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> Speed Comes With Slow Practice = True, I'm fully bought in
ringmar
post Jul 22 2012, 04:32 AM
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I'm working on Todd's shred lessons. Currently on Lesson 3.

July 1, 120 bpm was very messy for me, 110 was ok, and 130 was a garbled mess. 140 seemed unattainable. I practiced at around 100bpm while away on vacation, maybe about 20 minutes per day (not every day, but most) for about 2 weeks.

Yesterday, 120 bpm was easy. 130bpm sounded fine. I settled in at practicing at 130 for about 15 minutes.

Today... 130 seems easy and I can cleanly play at 140bpm.

When I get to 150, I'll be posting my video for my week 3 badge on Todd's forum.

I'm fully bought-in to the methodology of playing slow and clean and letting speed come.


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JesseJ
post Jul 22 2012, 05:06 AM
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Couldn't agree more with that ! The other thing I find that helps is consistent practice. When I am practicing something I try to Practice it everyday and I was blown away by my own results after practicing legato every day for 10 days for at least 20 min smile.gif It just takes small consistent steps ! Before you know it you will be playing at 200+ bpm .


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Max Sokolov
post Jul 22 2012, 07:03 AM
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Yes, yes and yes!

These are the most frequent words that I have to talk to my local students!


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Ben Higgins
post Jul 22 2012, 11:33 AM
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Glad to hear it's working for you, keep it up ! smile.gif


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PosterBoy
post Jul 22 2012, 11:57 AM
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I struggle with the consistent practice everyday thing, and I know that is why my progress is slow.

I do try to be more disciplined but things just get in the way.


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Pourliver
post Jul 23 2012, 06:30 AM
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I tried to work like that many times, but it never worked for me..

I'll give it a shot, I need to find a new to work with tho smile.gif
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derper
post Jul 23 2012, 07:27 AM
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Well, I'm no GMC instructor....but I believe that, with consistent practice, anyone will see progress. But, to attain the "quick results" that ringmar described in the initial topic post, you would have to be an intermediate player I would imagine. I have been playing for years, but I saw very quick results similar to what was described, as well. It's that quick jump as you discover something vital and new, to the way you have been playing....like for me, who played as well as I could ever teach myself, so other great GMC instructors were able to give slight pointers that lead to HUGE results!!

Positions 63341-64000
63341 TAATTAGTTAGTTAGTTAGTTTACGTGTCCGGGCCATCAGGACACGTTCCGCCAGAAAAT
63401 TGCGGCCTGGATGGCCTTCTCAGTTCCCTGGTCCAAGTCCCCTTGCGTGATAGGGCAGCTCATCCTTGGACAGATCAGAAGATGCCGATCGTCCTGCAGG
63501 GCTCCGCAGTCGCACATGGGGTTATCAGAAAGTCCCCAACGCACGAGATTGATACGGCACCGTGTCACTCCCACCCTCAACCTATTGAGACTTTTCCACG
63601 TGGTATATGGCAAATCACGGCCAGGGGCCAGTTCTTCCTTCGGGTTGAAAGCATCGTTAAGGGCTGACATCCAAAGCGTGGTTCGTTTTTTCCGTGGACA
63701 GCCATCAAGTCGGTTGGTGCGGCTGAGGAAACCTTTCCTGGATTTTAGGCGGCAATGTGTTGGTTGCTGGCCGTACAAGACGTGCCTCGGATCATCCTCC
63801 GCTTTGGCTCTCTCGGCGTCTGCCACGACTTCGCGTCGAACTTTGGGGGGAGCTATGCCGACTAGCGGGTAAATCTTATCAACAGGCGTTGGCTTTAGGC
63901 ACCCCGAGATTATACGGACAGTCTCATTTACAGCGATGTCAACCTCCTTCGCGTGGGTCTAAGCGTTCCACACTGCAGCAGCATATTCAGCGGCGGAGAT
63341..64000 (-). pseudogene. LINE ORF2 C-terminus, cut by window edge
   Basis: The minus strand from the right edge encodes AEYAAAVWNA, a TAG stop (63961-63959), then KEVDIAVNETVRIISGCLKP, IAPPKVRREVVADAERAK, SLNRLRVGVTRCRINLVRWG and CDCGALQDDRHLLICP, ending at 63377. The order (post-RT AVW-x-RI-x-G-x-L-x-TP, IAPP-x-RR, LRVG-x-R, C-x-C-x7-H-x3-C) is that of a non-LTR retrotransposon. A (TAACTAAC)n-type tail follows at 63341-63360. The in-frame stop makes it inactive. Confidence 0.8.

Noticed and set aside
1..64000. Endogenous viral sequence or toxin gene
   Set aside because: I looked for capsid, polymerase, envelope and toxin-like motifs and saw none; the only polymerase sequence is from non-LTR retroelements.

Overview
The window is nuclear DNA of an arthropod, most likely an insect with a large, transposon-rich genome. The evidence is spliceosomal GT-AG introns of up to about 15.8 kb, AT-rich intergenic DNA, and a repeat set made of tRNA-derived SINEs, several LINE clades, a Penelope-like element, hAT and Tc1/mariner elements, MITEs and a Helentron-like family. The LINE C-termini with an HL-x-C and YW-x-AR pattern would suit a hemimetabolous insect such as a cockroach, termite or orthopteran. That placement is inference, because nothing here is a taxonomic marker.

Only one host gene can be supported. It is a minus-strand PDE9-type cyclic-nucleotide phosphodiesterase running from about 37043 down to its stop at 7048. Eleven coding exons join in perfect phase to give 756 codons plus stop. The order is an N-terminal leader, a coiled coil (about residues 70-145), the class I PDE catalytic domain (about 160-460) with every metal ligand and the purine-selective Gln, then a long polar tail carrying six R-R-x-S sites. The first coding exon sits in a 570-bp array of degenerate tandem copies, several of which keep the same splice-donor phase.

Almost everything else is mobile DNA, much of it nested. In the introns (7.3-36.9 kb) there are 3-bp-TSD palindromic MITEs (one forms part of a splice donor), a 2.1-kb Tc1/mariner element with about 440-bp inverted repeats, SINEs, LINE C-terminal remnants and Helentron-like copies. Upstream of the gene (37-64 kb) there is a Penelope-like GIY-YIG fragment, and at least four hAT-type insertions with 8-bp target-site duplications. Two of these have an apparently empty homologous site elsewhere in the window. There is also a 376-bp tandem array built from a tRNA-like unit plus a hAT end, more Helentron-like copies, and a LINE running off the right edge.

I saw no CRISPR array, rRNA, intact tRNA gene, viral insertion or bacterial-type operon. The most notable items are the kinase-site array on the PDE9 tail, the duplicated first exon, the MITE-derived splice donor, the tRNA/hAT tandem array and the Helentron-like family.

I would suggest that, if you are not getting the results you want, you should post a video (private if you prefer) to an instructor of your practice routine. If they can SEE what you're practicing, they can certainly help give tips so you will see the results you want.

I'm a firm believer that we are all capable of being great, but it depends on the time and effort we are able and willing to put in.

QUOTE (Pourliver @ Jul 22 2012, 10:30 PM) *
I tried to work like that many times, but it never worked for me..

I'll give it a shot, I need to find a new to work with tho smile.gif



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ringmar
post Jul 23 2012, 09:33 PM
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QUOTE (derper @ Jul 23 2012, 06:27 AM) *
But, to attain the "quick results" that ringmar described in the initial topic post, you would have to be an intermediate player I would imagine.


This is true. I'm at the "intermediate" stage I guess... and have played some lead guitar over the years, so my progress is a bit quicker. I am working with a true beginner here at the office (I run some informal get togethers for guitar players at work, and we work on exercises from todd's thing) and he definitely doesn't progress as quick.. BUT the key is also he doesn't practice consistently. He'd be lucky if he averages 15 minutes per day... and you're not going to get much out of that.

This post has been edited by ringmar: Jul 23 2012, 09:33 PM
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Alex Feather
post Jul 24 2012, 08:50 AM
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Absolutely agree! I know some very fast players an actually cently had a conversation about developing speed! The trick is to do everything very slow it will take forever but results you will get will be totally worth it!


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